"It's interesting to note that the personal life of the author ought to be researched by the reader or movie goer because I believe it has some relevance."

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    1. Tom, I really appreciate your comments--and impressed that you have given copies of the book to so many people. I was also impressed with your mother's evaluation of the book--and I like what your mother-in-law has said also.

      I didn't have room (since I limit my blog articles to 600 words) to get into Young's personal story, but thanks, too, for making reference to that.

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  4. I saw this morning that "The Shack" garnered the third highest box office over the weekend, although far behind the highest drawing movie.

    I also just now saw on Religion News Service this good review of "The Shack": http://religionnews.com/2017/03/03/controversial-book-the-shack-makes-the-leap-from-page-to-screen/

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  5. My son-in-law, Tim Laffoon, wrote a significant comment that he was unable to post here directly in his name. (Several others who do not have a Google account have had that same problem.) Here is what he wrote, and I appreciate Tim sharing this:

    "I read a posting on Facebook this weekend from a good friend of about 20 years. He is conservative politically and religiously.

    "About 25 years ago he and his wife lost their two boys in an accident. It was devastating.

    "He wrote that this movie was very personal and healing for them, even more so than the book."

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  6. It’s been a few years since I read Shack in its novel form and because of a positive review from a commentator I respect, I’ll see the film version. I thought the story thought provoking and the dialog a case review in trying to deal with the problem of evil.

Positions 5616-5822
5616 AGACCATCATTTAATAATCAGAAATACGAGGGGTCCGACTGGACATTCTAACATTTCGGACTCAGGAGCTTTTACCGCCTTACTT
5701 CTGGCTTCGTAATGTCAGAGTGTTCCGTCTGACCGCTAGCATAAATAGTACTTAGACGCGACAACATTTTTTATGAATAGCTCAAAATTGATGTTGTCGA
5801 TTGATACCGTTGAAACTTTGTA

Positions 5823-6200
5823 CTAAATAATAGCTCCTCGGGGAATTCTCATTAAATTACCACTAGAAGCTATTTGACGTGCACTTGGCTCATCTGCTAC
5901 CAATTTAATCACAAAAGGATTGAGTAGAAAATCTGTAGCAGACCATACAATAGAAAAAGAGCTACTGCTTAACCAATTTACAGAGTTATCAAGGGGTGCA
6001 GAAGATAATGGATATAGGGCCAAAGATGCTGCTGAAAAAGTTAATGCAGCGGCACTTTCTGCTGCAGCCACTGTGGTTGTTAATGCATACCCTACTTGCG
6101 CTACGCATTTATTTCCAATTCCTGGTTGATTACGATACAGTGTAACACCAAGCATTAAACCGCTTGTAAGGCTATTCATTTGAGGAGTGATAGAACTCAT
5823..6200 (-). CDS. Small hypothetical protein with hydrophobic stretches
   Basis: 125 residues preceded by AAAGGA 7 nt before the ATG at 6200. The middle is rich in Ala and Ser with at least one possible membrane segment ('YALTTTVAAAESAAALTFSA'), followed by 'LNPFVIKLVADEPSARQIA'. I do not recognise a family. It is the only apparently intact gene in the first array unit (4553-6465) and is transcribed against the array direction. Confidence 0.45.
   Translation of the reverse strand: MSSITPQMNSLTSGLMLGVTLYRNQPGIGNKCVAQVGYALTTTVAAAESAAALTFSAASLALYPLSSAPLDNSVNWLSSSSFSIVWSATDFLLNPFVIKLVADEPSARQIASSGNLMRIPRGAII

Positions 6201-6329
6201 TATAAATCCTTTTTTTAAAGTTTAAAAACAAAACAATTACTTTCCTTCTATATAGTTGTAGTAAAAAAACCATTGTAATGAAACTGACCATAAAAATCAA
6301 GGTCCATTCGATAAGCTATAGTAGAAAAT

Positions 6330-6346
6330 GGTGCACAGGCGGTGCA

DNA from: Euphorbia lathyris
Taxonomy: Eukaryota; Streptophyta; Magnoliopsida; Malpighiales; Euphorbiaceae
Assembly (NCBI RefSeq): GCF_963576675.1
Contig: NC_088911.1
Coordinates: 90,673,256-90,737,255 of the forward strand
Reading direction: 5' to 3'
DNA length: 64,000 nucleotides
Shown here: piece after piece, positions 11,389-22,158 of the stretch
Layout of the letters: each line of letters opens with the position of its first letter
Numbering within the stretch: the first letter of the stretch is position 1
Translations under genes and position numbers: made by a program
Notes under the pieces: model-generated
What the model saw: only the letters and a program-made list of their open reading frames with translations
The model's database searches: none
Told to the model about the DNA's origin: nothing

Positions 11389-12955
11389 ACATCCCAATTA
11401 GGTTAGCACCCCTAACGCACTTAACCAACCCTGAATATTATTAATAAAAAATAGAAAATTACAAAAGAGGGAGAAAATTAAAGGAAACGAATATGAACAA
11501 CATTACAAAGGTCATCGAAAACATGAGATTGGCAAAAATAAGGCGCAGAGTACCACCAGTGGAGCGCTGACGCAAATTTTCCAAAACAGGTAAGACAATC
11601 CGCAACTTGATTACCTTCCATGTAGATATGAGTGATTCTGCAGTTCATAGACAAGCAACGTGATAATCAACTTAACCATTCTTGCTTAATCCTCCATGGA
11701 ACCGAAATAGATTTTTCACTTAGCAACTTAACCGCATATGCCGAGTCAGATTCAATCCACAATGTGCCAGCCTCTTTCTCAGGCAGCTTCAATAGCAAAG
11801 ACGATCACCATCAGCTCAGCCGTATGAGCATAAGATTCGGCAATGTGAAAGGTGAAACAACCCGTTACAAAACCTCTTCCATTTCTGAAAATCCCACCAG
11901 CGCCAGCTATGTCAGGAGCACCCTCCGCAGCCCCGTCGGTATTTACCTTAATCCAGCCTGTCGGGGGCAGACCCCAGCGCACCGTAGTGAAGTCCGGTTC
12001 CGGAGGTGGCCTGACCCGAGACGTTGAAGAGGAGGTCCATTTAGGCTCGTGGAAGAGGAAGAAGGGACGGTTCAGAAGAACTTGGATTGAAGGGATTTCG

I find it puzzling or disappointing when readers or viewers get overly wrapped up or warped out of shape making literal interpretations. The Islamic canon includes the lovely essay on 99 names for God and doesn’t attempt to be all-inclusive. After all, Father, Son and Holy Spirit (Ghost) are metaphorical descriptors. I know there are creeds that might seem to be important to Christians here—I say one every Sunday. I am also reminded that the earliest Apostles creed includes a “descent into hell” that literalists would be have a special hermeneutic for, while considering Father, Son and Spirit immune to other than a traditionally sacrosanct monopoly of describing diving activity

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  7. One of the first responses received yesterday was from Thinking Friend Jeanie McGowan, who lives in Jefferson City, Missouri. A few minutes ago I received another email from her with permission to post her comments here:

    [On 3/5] "Amen, Leroy! Haven't seen the movie yet (Maybe today?), but I did love the book! Have never understood all the hoopla against it! I, too, follow Richard Rohr and have deep respect for him. I get his daily messages and they always resonate within me."

    On 3/6] "We did go see the movie yesterday afternoon and it did not disappoint. I had forgotten that 'Papa' looked like the Native American man when the most difficult time came when [Mack] needed a 'man.'"

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  8. Here are comments posted on Facebook by Thinking Friend Gregory Hadley, my friend from Missouri who has long lived in Japan:

    "I have read the book, but I haven't seen the movie. A lot of infelicities can happen between the printed page and the silver screen. However, when I read the book, I found it to be a type of 'Pilgrim's Progress' for the 21st-century--but in terms of more for those who are suffering in this life, and who are trying to understand how God is within that process.

    "The book is a parable. And that uses symbolism in a way, similar to Christ I would think, that is disruptive and yet evocative in equal measure. I have been in touch with one of the authors of the later book, Wayne Jacobsen, and I found him to be a lovely person, a Christian who has suffered from institutional church abuses as I have. He's a good man and he loves God in Christ.

    "The movie will generate discussion--and it will reach some people just as much as it will refill others. This is the power of parable!"